Anatomy

Anatomy (from the Ancient Greek ἀνατέμνειν, anatemnein: ana, "separate, apart from", and temnein, "to cut up, cut open") is a branch of biology and medicine that considers the structure of living things. It is a general term that includes human anatomy, animal anatomy (zootomy), and plant anatomy (phytotomy). In some of its facets anatomy is closely related to embryology, comparative anatomy and comparative embryology, through common roots in evolution.

Anatomy is subdivided into gross anatomy (or macroscopic anatomy) and microscopic anatomy. Gross anatomy is the study of anatomical structures that can, when suitably presented or dissected, be seen by unaided vision with the naked eye. Microscopic anatomy is the study of minute anatomical structures on a microscopic scale. It includes histology (the study of tissues), and cytology (the study of cells). The terms microanatomy and histology are also sometimes used synonymously (in which case the distinction between histology and cell biology isn't strictly made as described here).

The history of anatomy has been characterized, over time, by a continually developing understanding of the functions of organs and structures in the body. Methods have also improved dramatically, advancing from examination of animals through dissection of cadavers (dead human bodies) to technologically complex techniques developed in the 20th century including X-ray, ultrasound, and MRI.

Anatomy should not be confused with anatomical pathology (also called morbid anatomy or histopathology), which is the study of the gross and microscopic appearances of diseased organs.

Read more about Anatomy:  Superficial Anatomy, Plant Anatomy, Other Branches

Other articles related to "anatomy":

Somatosensory System - Anatomy - Brain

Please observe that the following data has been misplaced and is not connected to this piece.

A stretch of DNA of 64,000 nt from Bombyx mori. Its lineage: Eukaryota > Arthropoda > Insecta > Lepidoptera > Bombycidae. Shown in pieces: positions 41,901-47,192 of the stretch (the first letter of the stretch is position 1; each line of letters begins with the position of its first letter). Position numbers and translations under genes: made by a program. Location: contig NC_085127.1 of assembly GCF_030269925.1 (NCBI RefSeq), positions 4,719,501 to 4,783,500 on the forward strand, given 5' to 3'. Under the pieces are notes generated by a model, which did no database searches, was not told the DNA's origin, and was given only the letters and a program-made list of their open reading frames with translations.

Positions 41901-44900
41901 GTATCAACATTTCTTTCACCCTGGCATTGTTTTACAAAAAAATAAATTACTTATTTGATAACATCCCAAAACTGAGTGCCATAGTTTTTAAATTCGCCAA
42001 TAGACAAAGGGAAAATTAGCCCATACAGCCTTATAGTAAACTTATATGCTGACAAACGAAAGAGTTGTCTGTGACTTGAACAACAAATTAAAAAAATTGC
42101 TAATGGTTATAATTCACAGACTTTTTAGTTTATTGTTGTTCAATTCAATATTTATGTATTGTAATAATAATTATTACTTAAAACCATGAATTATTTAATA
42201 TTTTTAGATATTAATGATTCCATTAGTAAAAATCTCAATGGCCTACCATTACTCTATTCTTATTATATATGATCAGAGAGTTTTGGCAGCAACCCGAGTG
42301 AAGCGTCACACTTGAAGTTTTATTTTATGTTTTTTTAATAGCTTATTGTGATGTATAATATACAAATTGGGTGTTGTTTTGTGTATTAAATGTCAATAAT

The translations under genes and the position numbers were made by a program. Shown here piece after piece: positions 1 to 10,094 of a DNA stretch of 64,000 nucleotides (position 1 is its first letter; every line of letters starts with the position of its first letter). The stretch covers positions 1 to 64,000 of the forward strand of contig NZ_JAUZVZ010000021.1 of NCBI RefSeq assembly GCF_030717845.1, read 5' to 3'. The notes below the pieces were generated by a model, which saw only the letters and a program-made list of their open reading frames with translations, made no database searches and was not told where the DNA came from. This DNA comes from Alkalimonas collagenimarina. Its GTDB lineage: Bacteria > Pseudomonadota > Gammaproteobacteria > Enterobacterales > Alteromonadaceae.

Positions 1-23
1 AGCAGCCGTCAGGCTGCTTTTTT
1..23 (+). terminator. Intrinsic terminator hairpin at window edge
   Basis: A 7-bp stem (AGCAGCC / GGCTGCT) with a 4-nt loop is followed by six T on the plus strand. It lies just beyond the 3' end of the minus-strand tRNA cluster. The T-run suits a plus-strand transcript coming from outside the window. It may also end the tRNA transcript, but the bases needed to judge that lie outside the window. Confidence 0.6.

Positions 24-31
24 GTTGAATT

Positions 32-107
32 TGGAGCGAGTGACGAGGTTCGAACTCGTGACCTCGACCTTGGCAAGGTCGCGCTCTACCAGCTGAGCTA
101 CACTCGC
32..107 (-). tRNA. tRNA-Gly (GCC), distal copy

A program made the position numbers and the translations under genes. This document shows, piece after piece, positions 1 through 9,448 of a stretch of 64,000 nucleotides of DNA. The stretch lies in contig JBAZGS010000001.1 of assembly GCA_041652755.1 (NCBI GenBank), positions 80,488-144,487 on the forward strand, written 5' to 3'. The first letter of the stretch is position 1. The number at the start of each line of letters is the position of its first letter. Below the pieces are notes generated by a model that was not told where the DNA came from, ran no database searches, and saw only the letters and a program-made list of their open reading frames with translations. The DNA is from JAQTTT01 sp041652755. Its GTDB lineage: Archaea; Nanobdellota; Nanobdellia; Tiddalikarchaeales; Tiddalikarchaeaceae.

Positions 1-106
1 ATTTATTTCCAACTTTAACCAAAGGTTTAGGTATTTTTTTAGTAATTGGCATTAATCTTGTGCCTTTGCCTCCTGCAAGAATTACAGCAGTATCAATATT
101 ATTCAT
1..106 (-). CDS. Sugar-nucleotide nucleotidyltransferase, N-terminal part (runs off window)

... A relationship between the somatosensory cortical areas and their projection of the body was discovered by recording electrical activity in the human cortex after mechanosensory stimulation of different body parts during neurosurgical procedures ... These data led to the construction of somatotopic maps in which a Somatotopic arrangement was generated ...
Prosector
... their careers as prosectors working for lecturers and demonstrators in anatomy and pathology ... prepared by a prosector – a person who is well versed in anatomy and who therefore prepares a specimen so that others may study and learn anatomy from it ...
Pale-throated Sloth - Description - Anatomy
... The mouth is lined by a black colored mucosa, although the large and heavy tongue is pink ... The palate is wrinkled in texture, and the tongue is lined with numerous grooves, apparently adaptations to the sloth's diet ...
Guy De Chauliac - Works - Chirurgia Magna - Emphasis On Anatomy
... be seen in the latter's belief that surgeons should have a thorough understanding of anatomy ... He wrote, "A surgeon who does not know his anatomy is like a blind man carving a log" ...
Anatomy - Other Branches
... Comparative anatomy relates to the comparison of anatomical structures (both gross and microscopic) in different animals ... Anthropological anatomy or physical anthropology relates to the comparison of the anatomy of different races of humans ... Artistic anatomy relates to anatomic studies for artistic reasons ...

Famous quotes containing the word anatomy:

    But a man must keep an eye on his servants, if he would not have them rule him. Man is a shrewd inventor, and is ever taking the hint of a new machine from his own structure, adapting some secret of his own anatomy in iron, wood, and leather, to some required function in the work of the world. But it is found that the machine unmans the user. What he gains in making cloth, he loses in general power.
    Ralph Waldo Emerson (1803–1882)

    I love to see, when leaves depart,
    The clear anatomy arrive,
    Roy Campbell (1902–1957)

    Man is a shrewd inventor, and is ever taking the hint of a new machine from his own structure, adapting some secret of his own anatomy in iron, wood, and leather, to some required function in the work of the world.
    Ralph Waldo Emerson (1803–1882)